Computer vision is the most technologically mature field in modern artificial intelligence. This is about to translate into enormous commercial value creation.
The deep learning revolution has its roots in computer vision. At the now-historic 2012 ImageNet competition, Geoff Hinton and team debuted a neural network—a novel architecture at the time—whose performance eclipsed all previous efforts at computer-based image recognition. The era of deep learning was born, with computer vision as its original use case. In the decade since, computer vision capabilities have raced forward at a breathtaking pace.
To put it simply, computer vision is the automation of human sight. Sight is mankind’s most important sense; it underlies much of human life and economic activity. The ability to automate it therefore opens up massive market opportunities across every sector of the economy.
(To be sure, other areas of AI—natural language processing, for instance—have also become increasingly powerful in recent years. But core technology breakthroughs in NLP have come more recently, and as a result NLP remains more nascent from a product and commercial perspective.)
The first wave of entrepreneurial activity in modern computer vision centered on autonomous vehicles. Several startup success stories in that field, including computer vision pioneer Mobileye’s $15.3 billion sale to Intel in 2018, highlight the technology’s power to transform markets and unlock massive economic value.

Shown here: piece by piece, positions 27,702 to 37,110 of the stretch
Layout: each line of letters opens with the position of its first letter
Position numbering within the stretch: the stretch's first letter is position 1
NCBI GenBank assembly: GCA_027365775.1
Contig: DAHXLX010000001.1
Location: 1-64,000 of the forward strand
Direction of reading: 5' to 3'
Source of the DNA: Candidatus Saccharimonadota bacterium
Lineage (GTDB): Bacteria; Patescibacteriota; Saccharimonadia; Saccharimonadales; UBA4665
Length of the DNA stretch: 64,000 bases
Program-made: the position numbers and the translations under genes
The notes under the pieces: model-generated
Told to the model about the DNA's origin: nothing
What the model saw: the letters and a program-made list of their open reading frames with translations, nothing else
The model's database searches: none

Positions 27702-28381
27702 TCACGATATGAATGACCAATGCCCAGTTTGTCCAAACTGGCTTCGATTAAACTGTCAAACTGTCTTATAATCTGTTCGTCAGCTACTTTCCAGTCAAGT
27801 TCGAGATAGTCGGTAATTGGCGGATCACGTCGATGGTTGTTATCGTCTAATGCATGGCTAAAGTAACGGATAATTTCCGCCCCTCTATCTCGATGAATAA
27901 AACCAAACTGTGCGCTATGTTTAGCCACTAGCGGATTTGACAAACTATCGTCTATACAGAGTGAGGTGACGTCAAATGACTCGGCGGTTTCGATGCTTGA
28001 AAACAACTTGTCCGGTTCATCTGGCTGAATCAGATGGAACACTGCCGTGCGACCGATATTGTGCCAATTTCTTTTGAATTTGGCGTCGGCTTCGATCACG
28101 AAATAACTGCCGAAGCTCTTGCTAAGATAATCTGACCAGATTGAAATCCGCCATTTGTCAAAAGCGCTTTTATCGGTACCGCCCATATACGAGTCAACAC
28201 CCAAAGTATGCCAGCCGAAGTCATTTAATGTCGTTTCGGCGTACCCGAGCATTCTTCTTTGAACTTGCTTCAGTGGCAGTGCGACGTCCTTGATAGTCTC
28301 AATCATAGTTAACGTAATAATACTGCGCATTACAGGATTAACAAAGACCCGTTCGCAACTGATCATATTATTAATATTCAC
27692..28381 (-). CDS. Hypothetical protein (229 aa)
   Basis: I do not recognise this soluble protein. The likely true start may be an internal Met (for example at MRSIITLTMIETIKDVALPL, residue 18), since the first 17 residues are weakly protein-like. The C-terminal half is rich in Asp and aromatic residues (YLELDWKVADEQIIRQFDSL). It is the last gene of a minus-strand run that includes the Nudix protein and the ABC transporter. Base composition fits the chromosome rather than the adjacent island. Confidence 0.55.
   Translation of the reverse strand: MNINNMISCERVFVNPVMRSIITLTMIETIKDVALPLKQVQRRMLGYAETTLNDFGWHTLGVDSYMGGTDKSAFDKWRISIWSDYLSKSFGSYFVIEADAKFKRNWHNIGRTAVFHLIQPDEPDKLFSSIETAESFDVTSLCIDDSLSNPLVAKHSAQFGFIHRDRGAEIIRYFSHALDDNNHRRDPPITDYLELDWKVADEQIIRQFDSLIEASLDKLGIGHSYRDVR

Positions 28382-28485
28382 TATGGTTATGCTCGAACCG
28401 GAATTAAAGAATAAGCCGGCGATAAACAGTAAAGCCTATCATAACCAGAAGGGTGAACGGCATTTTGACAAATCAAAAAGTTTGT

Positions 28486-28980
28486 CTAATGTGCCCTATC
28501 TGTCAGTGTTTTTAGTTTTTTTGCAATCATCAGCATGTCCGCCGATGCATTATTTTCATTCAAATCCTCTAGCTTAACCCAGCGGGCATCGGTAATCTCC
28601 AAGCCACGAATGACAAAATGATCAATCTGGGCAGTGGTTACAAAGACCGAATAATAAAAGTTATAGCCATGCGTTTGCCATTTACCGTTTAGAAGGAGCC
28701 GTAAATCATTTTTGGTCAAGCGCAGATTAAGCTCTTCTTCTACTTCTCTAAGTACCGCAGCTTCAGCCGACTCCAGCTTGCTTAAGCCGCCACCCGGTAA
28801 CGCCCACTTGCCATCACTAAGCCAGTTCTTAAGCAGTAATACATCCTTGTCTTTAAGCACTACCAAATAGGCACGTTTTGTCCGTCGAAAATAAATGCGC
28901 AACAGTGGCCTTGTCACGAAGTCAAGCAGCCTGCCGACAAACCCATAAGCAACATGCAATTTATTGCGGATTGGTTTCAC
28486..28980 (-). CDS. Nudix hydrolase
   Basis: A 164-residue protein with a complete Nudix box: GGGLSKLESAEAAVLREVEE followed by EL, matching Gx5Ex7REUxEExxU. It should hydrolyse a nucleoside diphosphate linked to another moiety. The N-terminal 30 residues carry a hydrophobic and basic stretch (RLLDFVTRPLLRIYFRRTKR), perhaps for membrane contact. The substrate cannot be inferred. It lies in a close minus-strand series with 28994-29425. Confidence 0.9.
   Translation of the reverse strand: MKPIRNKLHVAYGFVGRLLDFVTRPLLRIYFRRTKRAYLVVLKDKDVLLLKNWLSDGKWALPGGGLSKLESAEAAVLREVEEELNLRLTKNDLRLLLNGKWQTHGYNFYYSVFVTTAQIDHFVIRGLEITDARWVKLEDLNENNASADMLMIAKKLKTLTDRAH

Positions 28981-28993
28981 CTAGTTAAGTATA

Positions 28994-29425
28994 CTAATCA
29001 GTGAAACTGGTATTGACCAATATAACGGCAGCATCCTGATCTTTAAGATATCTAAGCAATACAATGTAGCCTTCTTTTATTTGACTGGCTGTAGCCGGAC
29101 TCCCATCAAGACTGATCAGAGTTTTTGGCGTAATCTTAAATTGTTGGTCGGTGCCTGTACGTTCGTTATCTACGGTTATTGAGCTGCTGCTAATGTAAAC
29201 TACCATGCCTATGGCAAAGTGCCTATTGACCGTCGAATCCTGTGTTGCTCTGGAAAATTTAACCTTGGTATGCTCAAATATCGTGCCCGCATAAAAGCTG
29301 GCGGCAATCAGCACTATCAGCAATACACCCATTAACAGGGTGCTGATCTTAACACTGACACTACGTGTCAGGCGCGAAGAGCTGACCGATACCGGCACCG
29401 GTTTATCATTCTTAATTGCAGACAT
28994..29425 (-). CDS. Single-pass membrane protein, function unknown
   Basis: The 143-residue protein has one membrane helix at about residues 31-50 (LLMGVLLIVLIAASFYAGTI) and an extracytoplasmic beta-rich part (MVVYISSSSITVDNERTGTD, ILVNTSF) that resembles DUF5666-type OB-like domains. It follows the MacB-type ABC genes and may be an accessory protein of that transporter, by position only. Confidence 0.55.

Today, computer vision is finding applications across every sector of the economy. From agriculture to retail, from insurance to construction, entrepreneurs are applying computer vision to a wide range of industry-specific use cases with compelling economic upside.
Expect to see many computer vision startups among the next generation of “unicorns.” A crop of high-growth computer vision companies is nearing an inflection point, poised to break out to commercial scale and mainstream prominence. It is an exciting and pivotal time in the technology’s…